Doctoral Dissertations


"The stability of BaTiO3-type insulators to DC fields has long been recognized as one of the important factors in determining the quality of a capacitor which uses such a material as its dielectric. The slow increase of the electrical conductivity of an insulator which is stressed by DC fields at levels below the breakdown strength is normally termed degradation. Since degradation is a very common malady to the ceramic capacitor manufacturers, many studies have been conducted over the past two decades in efforts to learn how to remedy the problem.

The results of previous studies have shown that certain dopants (present both as intentional additives and as impurities), the Ba:Ti ratio, and hydroxyl content greatly influence the degradation process. Since all of the studies have been carried out on ill-defined commercial materials, no correlation between defect structure and degradation has been possible. It was the intent of this present investigation to study degradation in well-defined BaTiO3 (both high purity and intentionally doped) with the intent of developing a defect model which can be used to explain the influence of dopants and Ba:Ti ratio upon degradation.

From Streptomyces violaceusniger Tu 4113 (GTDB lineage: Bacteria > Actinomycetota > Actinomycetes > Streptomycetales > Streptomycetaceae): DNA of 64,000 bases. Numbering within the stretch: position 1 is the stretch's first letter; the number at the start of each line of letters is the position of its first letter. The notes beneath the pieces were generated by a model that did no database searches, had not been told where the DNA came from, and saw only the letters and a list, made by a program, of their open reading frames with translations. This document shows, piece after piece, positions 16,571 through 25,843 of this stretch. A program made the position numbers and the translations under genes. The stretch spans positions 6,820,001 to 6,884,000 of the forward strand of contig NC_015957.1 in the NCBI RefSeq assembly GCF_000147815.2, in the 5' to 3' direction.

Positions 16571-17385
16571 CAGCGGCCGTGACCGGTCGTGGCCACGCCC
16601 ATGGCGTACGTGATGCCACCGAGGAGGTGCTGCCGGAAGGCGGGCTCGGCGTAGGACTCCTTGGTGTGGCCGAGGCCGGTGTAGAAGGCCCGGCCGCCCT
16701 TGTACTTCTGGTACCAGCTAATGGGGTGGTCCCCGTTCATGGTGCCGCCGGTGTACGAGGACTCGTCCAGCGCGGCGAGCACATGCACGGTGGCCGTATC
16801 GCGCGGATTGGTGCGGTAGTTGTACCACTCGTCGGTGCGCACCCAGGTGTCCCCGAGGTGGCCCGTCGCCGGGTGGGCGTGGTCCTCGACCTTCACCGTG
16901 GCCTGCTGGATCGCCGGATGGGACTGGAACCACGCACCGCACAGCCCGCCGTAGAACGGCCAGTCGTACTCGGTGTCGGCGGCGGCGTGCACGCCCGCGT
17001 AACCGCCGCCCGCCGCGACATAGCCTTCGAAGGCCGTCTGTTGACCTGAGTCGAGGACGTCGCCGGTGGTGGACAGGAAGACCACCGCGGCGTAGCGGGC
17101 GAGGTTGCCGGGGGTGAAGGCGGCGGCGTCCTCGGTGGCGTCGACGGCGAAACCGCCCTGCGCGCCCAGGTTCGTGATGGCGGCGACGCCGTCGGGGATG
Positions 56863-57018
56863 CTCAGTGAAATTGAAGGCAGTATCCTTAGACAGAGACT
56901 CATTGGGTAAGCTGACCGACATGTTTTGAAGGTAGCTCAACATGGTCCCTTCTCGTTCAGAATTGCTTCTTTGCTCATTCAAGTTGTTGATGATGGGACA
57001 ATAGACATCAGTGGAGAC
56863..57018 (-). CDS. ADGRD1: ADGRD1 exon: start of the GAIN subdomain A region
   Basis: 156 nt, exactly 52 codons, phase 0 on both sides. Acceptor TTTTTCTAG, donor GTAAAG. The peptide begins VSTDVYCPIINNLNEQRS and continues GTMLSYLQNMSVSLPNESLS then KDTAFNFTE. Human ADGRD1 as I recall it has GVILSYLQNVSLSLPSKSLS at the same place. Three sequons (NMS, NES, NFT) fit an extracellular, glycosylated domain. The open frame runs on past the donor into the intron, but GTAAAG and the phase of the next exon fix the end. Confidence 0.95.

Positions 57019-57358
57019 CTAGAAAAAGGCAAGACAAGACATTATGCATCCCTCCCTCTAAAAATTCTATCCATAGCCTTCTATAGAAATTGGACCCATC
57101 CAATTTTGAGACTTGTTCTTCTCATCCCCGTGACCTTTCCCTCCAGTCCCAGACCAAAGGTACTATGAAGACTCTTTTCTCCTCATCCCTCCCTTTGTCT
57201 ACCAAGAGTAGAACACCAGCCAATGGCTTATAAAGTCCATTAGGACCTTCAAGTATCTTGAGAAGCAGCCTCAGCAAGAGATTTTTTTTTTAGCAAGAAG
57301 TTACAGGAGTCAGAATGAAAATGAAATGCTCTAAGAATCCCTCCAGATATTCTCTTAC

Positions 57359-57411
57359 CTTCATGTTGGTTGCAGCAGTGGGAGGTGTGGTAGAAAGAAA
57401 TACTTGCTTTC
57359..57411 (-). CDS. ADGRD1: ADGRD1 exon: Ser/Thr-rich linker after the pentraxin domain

High purity BaTiO3 powder was prepared by a chemical preparation technique which allows the ratio of cations and dopant levels to be precisely controlled. The DC current-voltage characteristics of sintered discs were measured as a function of both time and temperature.

Undoped BaTiO3 with a Ba:Ti ratio less than unity had the greatest tendency to degrade. Undoped and acceptor doped material with a Ba:Ti ratio greater than unity had a high resistance to degradation. Donor and acceptor doping with a Ba:Ti ratio less than unity improved the degradation resistance while donor doping with a Ba:Ti ratio greater than one increased the degradation.

To explain the observed behavior, a model is presented that includes the effect of acceptors, donors, and the Ba:Ti ratio on the degradation process"--Abstract, pages ii-iii.


Anderson, H. U. (Harlan U.)

Committee Member(s)

Wuttig, Manfred
Sorrell, Charles A.
James, William Joseph
Lewis, Gordon


Materials Science and Engineering

Degree Name

Ph. D. in Ceramic Engineering


University of Missouri--Rolla

Publication Date



ix, 119 pages

Note about bibliography

Includes bibliographical references (pages 103-106).


© 1976 Jeffrey Duncan Keck, All rights reserved.

Document Type

Dissertation - Open Access

File Type




Thesis Number

T 4106

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